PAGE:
Tom’s music helps to unlock the kaleidoscopic puzzle of Stravinsky’s Rake’s Progress. Other character’s arias begin with clear motives and themes, only to disintegrate into a series of episodes that move quickly through nontraditional key relationships and recitative-like sections. Some of the most effective parts of the opera approach speech and folksong, while otherworldly combinations of woodwinds (especially reeds) spin auras of sound around female voices. Comments germane to Stravinsky’s music for this production by Music Director David Angus may be found here.
Reflecting on his rise to fame with the early ballets, Stravinsky said “I was made a revolutionary in spite of myself,” and defined art as “by essence, constructive,” “free of gratuitous excess.” He started to concentrate on shorter melodies (“the musical intonation of cadenced phrases”) that could move quickly through multiple key areas when linked. But even though he noted that “we instinctively prefer coherence (order) and its quiet strength to the restless powers of dispersion (dissimilarity),” he set out in a new direction in his American projects. “My experience shows me the necessity of discarding in order to select and the necessity of differentiating in order to unite”.
In researching grand opera with Auden and Kallman, Stravinsky praised Verdi’s “La donna è mobile” and derided Wagnerian drama for its “continual bombast.” Contact with Auden encouraged the composer’s quest for innovation, as the author had famously said to Britten, “Some writers confuse authenticity, which they ought always to aim at, with originality, which they should never bother about.”
And so in this work, tenor Jon Jurgens’s interpretation of the auctioneer provides us with a modernist Verdian moment: it is the funniest, brashest, most physically committed portrayal of Sellem I have ever seen, and many audience members mentioned that they hoped they might someday hear him in the title role. Sellem’s fiery coloratura and quick banter show us Stravinsky’s playful side, as his more complex characters are not allowed the bombast and excess of traditional aria forms. The composer controls and limits all of his main characters in a way that may leave some listeners cold, but since his famous Harvard lectures he had claimed, “The more art is controlled, limited, worked over, the more it is free.”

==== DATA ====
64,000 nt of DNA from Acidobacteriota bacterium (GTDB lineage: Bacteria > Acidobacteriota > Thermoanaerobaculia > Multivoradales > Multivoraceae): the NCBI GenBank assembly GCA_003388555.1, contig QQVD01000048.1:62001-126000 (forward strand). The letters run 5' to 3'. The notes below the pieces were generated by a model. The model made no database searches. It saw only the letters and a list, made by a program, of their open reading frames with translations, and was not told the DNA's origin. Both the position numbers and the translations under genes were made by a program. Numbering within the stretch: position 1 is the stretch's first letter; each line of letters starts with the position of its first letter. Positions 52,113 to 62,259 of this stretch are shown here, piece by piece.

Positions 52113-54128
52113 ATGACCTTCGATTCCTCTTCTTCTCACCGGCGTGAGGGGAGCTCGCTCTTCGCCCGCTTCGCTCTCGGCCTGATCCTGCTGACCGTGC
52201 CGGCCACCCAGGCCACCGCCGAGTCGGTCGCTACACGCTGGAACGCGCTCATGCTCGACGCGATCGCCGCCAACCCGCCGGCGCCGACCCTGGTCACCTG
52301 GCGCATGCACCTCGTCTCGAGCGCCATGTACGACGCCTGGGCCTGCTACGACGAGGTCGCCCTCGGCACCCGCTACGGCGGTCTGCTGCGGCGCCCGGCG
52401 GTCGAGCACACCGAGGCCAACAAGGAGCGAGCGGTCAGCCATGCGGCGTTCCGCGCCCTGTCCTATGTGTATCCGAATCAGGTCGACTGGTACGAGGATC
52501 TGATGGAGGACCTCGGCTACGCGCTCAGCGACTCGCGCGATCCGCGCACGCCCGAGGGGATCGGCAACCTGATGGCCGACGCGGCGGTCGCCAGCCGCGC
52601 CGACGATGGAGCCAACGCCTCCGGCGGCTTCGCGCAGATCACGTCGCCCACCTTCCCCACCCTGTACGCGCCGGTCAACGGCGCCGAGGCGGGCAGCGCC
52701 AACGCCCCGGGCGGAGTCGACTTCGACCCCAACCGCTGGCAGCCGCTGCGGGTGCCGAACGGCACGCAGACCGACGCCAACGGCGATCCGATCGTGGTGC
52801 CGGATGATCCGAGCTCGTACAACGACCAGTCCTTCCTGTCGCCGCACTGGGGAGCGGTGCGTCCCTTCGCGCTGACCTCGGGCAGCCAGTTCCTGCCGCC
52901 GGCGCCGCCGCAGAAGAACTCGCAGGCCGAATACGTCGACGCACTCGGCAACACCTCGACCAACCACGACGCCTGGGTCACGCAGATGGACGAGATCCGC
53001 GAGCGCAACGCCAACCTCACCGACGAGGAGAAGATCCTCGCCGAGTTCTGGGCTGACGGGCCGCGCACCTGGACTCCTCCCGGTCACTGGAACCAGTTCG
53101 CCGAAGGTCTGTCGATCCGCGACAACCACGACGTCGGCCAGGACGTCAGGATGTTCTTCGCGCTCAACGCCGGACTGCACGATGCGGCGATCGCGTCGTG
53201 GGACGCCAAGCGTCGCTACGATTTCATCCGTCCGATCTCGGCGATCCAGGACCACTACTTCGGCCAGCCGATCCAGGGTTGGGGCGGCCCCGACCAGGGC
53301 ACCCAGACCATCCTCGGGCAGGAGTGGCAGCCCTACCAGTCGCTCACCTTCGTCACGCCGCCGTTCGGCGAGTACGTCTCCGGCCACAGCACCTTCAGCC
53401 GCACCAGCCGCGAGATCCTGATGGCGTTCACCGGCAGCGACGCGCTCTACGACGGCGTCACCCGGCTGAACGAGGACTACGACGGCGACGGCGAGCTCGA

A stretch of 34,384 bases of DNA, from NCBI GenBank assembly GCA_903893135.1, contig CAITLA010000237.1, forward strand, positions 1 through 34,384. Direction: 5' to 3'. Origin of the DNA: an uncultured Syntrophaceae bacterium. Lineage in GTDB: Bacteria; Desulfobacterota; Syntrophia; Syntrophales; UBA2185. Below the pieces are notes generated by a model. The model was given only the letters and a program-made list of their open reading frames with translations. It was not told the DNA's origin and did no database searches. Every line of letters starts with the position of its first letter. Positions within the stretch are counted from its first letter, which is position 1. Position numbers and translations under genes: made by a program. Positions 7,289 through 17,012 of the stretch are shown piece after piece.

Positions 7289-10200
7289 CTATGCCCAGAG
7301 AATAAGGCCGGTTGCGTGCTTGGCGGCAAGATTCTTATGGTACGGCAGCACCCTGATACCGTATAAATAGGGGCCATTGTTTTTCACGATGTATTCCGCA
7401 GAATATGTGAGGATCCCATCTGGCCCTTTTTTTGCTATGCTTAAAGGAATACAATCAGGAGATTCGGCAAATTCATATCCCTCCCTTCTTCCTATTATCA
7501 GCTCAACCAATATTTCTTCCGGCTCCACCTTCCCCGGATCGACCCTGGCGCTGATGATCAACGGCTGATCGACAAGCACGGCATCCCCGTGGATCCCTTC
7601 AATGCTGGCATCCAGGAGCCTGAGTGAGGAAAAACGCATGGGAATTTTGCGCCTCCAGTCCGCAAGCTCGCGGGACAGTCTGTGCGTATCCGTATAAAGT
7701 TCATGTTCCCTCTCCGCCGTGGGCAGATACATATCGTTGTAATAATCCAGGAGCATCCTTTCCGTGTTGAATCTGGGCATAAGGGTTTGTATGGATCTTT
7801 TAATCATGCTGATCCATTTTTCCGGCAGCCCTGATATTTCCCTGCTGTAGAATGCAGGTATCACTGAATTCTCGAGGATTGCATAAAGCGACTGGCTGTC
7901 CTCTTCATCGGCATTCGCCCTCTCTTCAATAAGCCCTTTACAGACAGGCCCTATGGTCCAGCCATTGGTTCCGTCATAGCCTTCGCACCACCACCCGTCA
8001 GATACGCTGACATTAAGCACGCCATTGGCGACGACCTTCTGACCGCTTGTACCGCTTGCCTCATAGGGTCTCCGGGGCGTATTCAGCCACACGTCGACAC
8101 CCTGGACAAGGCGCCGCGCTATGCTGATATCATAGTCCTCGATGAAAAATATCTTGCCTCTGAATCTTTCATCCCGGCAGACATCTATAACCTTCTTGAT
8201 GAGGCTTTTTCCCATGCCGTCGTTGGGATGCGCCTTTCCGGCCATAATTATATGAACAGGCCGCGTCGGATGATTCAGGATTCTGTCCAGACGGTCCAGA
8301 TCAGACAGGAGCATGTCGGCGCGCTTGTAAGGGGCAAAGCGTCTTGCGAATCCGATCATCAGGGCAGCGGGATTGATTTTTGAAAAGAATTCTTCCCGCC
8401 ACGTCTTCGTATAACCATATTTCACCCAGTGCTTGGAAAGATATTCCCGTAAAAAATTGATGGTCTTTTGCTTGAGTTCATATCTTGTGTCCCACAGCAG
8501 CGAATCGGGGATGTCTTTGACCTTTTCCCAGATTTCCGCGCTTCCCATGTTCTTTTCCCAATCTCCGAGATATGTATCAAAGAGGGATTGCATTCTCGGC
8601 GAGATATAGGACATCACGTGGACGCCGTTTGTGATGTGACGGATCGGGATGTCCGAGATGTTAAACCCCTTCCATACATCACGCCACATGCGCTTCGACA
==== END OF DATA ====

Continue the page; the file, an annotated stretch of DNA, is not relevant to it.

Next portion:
Before the performance, BLO Opera Coach James Myers read well-prepared remarks peppered with references to Stravinsky’s work and writing to a pre-opera audience of 150. He illustrated the composer’s facility for simplicity and elegance by playing some of Anne Truelove’s final lullaby and provided audio examples to illustrate the approach to texture, orchestration, and neoclassicism from each act. After the performance, supporters, artists, and staff of the BLO decamped to Erbaluce on Church Street for a multilevel party and wine tasting. This is a challenging production (does Stravinsky succeed in navigating between art and celebrity?), a challenging story (can love really redeem us once lost?), and a matchless opportunity to hear a modern masterpiece in the gorgeous Cutler Majestic Theater. Three more performances of The Rake’s Progress will be followed by a new production of the Marriage of Figaro—and then we may find out whether Auden’s words ring true: “Like everything which is not the involuntary result of fleeting emotion but the creation of time and will, any marriage, happy or unhappy, is infinitely more interesting than any romance, however passionate.”